News of the accelerated plan comes as PM Rishi Sunak today promises Sunday Express readers he will honour his promise to the British people and “finish the job and stop the boats”.
We can reveal preparations are underway at the heart of Govern-ment to ensure the controversial plan to remove people who have come to the UK in small boats is not stopped by European judges.
Tory MPs say getting the flights off the ground by the new year would represent a triumph for Mr Sunak and strike a major blow against the people smugglers. A top Government source said if Britain’s Supreme Court gives the flights the green light they could take off in a “matter of weeks”.
A leading supporter of the scheme said that if the first plane leaves before Christ-mas this would be
a “victory for every law-abiding citizen in the country”.
Crunch hearings will begin tomorrow at the Supreme Court into whether the plan to send asylum seekers to the African state is lawful.
Judges are not expected to deliver their verdict until mid-November but there are hopes the process can be accelerated.
Supporters of the Rwanda scheme say it will act as a vital “deterrent” and smash the business model of people smugglers.
It is hoped that if people know they will not be able to remain
in the UK they will not get on board dinghies for the dangerous journey across the Channel.
The Prime Minister has made stopping the boats one of his
five priorities for Government. He said: “Sunday Exp-ress readers will agree, it should be the democratically elected government of this country which decides who comes here, not the criminal gangs – so that’s what we are going to deliver for the British people.”
Mr Sunak last week urged European leaders at a summit in Spain to work together to tackle the migrant crisis, warning that the present situation is “immoral and unsustainable”.
He added: “Britain is leading the world in tackling illegal migration. We took the bold step to speak out about the scale of
the problem and we are taking the radical action to tackle it.
“Now other countries are following our lead – including looking at our Rwanda plan.”
Intense work is going on in Whitehall to make sure European judges are not able to stop the planes leaving. The first flight due to depart for Rwanda was grounded in June last year following an injunction from the European Court of Human Rights.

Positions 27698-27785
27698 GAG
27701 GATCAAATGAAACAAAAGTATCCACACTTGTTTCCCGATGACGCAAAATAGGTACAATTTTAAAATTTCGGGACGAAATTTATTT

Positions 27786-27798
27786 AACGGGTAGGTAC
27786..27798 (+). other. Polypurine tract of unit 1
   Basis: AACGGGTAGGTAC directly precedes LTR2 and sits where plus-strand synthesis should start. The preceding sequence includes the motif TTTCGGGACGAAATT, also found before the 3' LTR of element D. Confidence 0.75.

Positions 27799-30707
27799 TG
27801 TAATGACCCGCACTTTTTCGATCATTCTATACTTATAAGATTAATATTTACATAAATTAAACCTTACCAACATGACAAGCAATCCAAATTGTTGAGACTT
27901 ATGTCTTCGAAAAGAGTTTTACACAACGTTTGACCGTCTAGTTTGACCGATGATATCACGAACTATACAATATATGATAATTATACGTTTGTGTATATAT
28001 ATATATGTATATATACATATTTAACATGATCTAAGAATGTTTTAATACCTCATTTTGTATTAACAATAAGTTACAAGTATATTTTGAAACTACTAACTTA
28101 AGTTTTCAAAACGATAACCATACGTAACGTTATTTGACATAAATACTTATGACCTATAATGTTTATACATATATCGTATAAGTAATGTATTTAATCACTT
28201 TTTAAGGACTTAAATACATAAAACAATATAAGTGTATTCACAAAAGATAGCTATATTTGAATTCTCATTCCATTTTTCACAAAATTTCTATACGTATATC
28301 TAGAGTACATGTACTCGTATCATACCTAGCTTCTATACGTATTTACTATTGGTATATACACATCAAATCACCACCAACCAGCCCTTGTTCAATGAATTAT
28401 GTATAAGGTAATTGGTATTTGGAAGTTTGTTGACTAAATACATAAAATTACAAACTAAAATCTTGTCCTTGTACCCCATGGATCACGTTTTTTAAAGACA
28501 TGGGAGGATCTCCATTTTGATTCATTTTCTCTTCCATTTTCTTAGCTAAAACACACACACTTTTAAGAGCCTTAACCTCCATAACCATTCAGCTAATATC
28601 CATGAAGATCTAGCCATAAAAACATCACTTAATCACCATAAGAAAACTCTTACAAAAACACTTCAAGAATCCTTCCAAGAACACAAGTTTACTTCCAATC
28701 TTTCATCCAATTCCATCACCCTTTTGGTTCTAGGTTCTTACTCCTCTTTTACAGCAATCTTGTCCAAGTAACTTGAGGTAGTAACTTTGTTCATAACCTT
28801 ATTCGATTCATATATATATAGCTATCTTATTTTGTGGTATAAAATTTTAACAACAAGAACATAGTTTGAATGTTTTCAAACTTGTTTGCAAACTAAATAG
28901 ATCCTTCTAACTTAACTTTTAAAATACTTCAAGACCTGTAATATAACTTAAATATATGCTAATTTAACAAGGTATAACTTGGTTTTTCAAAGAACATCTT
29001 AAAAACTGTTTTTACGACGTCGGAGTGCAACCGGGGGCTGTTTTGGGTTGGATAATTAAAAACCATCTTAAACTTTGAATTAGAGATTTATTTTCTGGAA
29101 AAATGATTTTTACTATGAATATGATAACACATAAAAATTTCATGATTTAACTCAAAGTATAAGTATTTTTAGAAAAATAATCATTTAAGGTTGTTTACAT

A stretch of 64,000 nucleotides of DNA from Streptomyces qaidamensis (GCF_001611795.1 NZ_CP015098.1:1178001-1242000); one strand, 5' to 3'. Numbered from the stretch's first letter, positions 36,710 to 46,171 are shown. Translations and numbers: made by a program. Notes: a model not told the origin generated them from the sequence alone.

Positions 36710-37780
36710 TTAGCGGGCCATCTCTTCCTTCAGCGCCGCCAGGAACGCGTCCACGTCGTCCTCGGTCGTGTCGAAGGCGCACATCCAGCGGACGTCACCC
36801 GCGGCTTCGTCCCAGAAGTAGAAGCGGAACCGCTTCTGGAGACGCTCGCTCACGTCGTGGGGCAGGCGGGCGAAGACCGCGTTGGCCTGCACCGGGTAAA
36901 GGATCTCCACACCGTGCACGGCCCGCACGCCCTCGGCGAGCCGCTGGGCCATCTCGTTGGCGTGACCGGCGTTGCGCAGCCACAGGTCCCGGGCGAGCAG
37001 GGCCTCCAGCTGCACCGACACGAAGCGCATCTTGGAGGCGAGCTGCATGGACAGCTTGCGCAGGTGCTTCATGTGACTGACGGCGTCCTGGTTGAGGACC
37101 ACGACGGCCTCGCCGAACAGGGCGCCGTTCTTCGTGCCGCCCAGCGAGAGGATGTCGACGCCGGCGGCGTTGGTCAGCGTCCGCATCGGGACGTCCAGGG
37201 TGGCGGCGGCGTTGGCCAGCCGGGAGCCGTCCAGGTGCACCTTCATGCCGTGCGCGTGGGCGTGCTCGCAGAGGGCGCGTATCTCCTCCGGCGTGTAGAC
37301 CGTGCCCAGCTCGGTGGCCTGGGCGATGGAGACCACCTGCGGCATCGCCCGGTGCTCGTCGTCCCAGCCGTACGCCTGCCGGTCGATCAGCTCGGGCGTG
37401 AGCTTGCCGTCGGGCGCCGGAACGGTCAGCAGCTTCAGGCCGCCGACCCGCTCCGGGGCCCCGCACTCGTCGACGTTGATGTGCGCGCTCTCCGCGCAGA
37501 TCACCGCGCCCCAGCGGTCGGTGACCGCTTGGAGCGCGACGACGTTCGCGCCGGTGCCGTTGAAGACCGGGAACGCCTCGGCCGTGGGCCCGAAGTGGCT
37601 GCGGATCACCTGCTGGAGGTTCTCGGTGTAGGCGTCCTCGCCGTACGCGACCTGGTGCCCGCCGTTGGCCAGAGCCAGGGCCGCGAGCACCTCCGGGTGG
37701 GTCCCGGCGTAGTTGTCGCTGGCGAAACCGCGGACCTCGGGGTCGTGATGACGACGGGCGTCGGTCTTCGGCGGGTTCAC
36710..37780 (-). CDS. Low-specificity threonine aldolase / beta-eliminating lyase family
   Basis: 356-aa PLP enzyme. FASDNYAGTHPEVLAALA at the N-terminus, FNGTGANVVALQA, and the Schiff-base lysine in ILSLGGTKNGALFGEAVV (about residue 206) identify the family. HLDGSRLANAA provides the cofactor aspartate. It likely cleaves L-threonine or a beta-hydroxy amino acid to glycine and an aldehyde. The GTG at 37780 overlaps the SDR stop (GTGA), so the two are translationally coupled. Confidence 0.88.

Preparations are underway to ensure this cannot happen again.
Justice Secretary Alex Chalk is working with the Prime Minister on the details of the plan and steps have been taken to ensure there are enough judges to hear pre-flight appeals.
A senior source said: “Our robust system is deliberately designed to stand up to
all legal scrutiny, to ensure we can get the flights off the ground.”
Migrants will be able to appeal first to the Home Office and then to the “upper tribunal”. Sources are confident that if they can show migrants have received legal aid and had their cases heard by “world class British judges” this will reduce the chances of the Strasbourg Court halting planes.
The early take-off of flights would win the PM loud cheers on the Tory backbenches.
Conservative MP Marco Longhi said: “Getting Rwanda flights to take off before Christmas would be a victory for every law-abiding citizen in the country and a
decisive blow against the people smugglers and their foul criminal trade. This would show that
a democratically elected government has delivered on the wishes of the people and that nobody – no foreign judge, crafty lawyer or shameless opportunist – can stand in its way.
“Flights before Christmas would give everyone a clear reason to vote Conservative in 2024.”
Mr Sunak told the Sunday Exp-ress: “Last week I led a meeting with Italy’s Prime Minister Giorgia Meloni to agree a plan with Euro-
pean leaders to tackle the issue.
“Together we are determined to break the business model of the criminal gangs who profit from other people’s misery, and smash every link in their supply chain.
“I promised the British people that I would stop the boats.
“Some said it couldn’t be done. But this year the numbers are down by a fifth. That’s the first time they have gone down – while they have risen in Europe.
“That’s because of the action we have taken. So we will keep
working, at home and with international partners, to finish the job and stop the boats.”
We use your sign-up to provide content in ways you’ve consented to and to improve our understanding of you. This may include adverts from us and 3rd parties based on our understanding. You can unsubscribe at any time. More info
Source: Read Full Article